Certain players take a lot of criticism for dropped passes. James Jones was one of those guys in 2010, especially after he missed an opportunity for a huge gainer in Super Bowl XLV.
The Packers have to decide what to do with Jones this offseason. There was a report that they didn’t offer him a restricted free agent tender, but he says they did. This got me thinking — just how bad were Jones’ drops this year?
The number of passes that a WR drops is not a stat that is widely available. I found this table over at the Washington Post, which allowed me to calculate each player’s drops as a percentage of their targets:
While this is not a list that a player wants to be on at all, Jones wasn’t terrible this year in terms of drop %. He fared as well as Reggie Wayne, and wasn’t even the biggest butterfingers on his own team. The normally sure-handed Donald Driver (8.1%) earned that title.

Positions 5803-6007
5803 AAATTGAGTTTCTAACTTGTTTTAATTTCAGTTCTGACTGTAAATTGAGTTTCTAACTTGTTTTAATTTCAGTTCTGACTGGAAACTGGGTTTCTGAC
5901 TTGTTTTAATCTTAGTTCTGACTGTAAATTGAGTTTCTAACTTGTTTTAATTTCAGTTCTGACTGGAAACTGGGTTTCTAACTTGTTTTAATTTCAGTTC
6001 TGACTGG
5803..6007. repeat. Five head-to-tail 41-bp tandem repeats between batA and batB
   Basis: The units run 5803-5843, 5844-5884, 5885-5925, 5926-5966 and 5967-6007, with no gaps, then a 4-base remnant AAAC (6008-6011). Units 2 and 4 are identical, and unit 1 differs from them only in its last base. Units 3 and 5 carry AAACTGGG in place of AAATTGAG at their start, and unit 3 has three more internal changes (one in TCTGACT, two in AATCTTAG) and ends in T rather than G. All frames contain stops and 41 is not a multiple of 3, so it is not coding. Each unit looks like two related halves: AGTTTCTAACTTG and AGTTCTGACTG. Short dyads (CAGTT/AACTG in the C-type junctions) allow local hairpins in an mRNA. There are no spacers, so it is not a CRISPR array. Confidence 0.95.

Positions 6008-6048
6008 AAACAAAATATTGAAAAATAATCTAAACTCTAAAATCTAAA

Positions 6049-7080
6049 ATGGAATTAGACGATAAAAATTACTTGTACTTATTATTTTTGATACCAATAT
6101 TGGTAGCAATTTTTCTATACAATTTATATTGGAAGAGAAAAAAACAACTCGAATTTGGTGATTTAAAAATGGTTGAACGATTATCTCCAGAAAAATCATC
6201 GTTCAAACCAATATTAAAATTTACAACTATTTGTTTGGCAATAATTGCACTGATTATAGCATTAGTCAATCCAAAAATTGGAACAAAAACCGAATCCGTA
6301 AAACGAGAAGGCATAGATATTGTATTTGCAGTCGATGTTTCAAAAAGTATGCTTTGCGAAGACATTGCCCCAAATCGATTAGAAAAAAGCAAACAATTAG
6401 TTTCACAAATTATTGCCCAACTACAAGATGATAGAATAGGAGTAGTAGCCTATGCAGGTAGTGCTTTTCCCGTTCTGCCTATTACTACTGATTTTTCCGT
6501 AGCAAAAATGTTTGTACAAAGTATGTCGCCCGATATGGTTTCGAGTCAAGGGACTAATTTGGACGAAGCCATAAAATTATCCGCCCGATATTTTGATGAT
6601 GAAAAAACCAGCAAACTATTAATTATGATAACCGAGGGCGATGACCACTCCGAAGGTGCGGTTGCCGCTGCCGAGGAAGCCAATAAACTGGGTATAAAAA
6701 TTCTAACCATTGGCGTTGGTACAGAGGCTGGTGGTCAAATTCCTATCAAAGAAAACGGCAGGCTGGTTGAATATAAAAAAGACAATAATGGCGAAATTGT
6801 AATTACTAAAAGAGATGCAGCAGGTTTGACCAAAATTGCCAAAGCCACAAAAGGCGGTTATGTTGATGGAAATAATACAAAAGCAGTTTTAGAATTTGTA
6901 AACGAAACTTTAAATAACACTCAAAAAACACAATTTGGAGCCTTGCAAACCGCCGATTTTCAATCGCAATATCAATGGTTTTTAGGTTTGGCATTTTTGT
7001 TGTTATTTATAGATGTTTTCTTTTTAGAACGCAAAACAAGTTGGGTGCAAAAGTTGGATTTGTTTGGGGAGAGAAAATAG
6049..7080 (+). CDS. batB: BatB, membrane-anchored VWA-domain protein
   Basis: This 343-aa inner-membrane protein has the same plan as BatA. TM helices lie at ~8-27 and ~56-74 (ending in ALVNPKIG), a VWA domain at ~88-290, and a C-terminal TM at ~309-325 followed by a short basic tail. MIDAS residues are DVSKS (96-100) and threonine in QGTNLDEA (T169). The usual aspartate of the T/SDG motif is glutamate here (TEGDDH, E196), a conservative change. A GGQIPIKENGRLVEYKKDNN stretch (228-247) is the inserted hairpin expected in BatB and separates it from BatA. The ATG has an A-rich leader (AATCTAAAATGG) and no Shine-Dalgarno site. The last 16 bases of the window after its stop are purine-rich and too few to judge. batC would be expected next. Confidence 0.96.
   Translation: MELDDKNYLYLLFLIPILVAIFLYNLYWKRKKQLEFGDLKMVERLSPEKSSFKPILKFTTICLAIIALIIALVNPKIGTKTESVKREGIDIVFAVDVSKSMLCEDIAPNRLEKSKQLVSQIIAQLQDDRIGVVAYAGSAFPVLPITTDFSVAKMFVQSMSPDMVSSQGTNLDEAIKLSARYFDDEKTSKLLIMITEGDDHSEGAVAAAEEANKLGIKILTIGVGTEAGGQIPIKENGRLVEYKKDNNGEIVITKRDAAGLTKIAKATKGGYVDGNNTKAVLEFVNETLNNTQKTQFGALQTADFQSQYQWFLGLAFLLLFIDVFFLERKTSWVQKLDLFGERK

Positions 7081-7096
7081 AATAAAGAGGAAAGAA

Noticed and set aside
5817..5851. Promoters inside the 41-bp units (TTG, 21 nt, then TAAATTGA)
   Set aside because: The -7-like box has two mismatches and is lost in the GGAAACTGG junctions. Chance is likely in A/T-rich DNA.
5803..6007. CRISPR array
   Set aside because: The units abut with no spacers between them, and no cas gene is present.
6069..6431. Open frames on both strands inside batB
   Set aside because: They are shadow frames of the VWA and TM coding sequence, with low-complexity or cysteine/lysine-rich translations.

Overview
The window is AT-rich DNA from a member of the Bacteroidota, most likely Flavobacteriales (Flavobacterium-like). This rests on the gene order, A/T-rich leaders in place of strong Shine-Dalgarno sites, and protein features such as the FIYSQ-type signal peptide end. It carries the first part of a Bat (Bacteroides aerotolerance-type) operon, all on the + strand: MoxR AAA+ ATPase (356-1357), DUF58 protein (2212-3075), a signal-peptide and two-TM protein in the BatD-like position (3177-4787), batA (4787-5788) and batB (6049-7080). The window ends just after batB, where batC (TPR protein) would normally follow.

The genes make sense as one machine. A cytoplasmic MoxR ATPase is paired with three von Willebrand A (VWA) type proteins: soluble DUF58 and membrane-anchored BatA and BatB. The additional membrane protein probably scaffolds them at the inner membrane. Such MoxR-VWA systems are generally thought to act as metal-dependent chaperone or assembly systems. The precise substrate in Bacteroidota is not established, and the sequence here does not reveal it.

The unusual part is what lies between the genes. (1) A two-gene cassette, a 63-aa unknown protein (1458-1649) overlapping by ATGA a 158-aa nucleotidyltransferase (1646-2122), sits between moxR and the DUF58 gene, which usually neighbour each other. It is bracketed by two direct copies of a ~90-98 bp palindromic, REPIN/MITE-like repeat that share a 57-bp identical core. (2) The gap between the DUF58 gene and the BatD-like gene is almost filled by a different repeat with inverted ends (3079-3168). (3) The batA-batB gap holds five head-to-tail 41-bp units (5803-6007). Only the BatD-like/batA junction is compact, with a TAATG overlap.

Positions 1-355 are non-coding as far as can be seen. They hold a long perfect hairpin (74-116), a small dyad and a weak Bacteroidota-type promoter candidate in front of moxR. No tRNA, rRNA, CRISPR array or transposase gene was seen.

I’ve always liked Jones and thought he would eventually take over for Driver once he retired. That role may now go to Jordy Nelson, but there’s no doubt that Jones can be a productive receiver in Green Bay’s offense with Aaron Rodgers throwing to him. He has good strength and quickness and is able to get open, which is why his drops probably seem worse than they are. And with his reputation not reflective of his actual performance, the Packers may be able to get him at a discount this offseason.